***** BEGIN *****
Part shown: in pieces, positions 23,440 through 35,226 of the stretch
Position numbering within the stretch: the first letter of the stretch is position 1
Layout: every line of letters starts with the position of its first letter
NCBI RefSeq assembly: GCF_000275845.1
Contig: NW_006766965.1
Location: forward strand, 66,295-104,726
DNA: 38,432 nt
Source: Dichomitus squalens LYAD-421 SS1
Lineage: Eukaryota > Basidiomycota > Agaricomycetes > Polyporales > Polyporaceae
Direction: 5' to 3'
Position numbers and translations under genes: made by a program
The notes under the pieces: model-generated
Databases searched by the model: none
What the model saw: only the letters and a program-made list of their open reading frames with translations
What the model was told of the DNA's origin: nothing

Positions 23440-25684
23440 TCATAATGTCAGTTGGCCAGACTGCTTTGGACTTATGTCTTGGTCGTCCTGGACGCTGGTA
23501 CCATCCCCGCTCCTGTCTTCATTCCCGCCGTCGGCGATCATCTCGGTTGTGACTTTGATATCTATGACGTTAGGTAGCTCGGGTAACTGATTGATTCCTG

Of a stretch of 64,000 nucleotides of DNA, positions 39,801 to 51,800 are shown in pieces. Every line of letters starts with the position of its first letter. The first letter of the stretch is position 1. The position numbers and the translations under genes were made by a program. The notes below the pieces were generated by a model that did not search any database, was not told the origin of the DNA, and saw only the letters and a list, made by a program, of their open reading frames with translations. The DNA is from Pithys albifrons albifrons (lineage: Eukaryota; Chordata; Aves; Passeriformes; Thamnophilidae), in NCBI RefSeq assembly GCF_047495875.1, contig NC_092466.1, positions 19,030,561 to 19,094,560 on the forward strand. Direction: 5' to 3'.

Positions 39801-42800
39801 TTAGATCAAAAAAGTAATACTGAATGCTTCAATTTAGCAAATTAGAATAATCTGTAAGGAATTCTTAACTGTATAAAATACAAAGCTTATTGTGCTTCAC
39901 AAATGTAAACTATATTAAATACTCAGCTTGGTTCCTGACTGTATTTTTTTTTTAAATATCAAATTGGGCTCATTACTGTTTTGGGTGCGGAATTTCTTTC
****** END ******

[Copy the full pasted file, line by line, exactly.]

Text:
Part shown: in pieces, positions 23,440 through 35,226 of the stretch
Position numbering within the stretch: the first letter of the stretch is position 1
Layout: every line of letters starts with the position of its first letter
NCBI RefSeq assembly: GCF_000275845.1
Contig: NW_006766965.1
Location: forward strand, 66,295-104,726
DNA: 38,432 nt
Source: Dichomitus squalens LYAD-421 SS1
Lineage: Eukaryota > Basidiomycota > Agaricomycetes > Polyporales > Polyporaceae
Direction: 5' to 3'
Position numbers and translations under genes: made by a program
The notes under the pieces: model-generated
Databases searched by the model: none
What the model saw: only the letters and a program-made list of their open reading frames with translations
What the model was told of the DNA's origin: nothing

Positions 23440-25684
23440 TCATAATGTCAGTTGGCCAGACTGCTTTGGACTTATGTCTTGGTCGTCCTGGACGCTGGTA
23501 CCATCCCCGCTCCTGTCTTCATTCCCGCCGTCGGCGATCATCTCGGTTGTGACTTTGATATCTATGACGTTAGGTAGCTCGGGTAACTGATTGATTCCTG

Of a stretch of 64,000 nucleotides of DNA, positions 39,801 to 51,800 are shown in pieces. Every line of letters starts with the position of its first letter. The first letter of the stretch is position 1. The position numbers and the translations under genes were made by a program. The notes below the pieces were generated by a model that did not search any database, was not told the origin of the DNA, and saw only the letters and a list, made by a program, of their open reading frames with translations. The DNA is from Pithys albifrons albifrons (lineage: Eukaryota; Chordata; Aves; Passeriformes; Thamnophilidae), in NCBI RefSeq assembly GCF_047495875.1, contig NC_092466.1, positions 19,030,561 to 19,094,560 on the forward strand. Direction: 5' to 3'.

Positions 39801-42800
39801 TTAGATCAAAAAAGTAATACTGAATGCTTCAATTTAGCAAATTAGAATAATCTGTAAGGAATTCTTAACTGTATAAAATACAAAGCTTATTGTGCTTCAC
39901 AAATGTAAACTATATTAAATACTCAGCTTGGTTCCTGACTGTATTTTTTTTTTAAATATCAAATTGGGCTCATTACTGTTTTGGGTGCGGAATTTCTTTC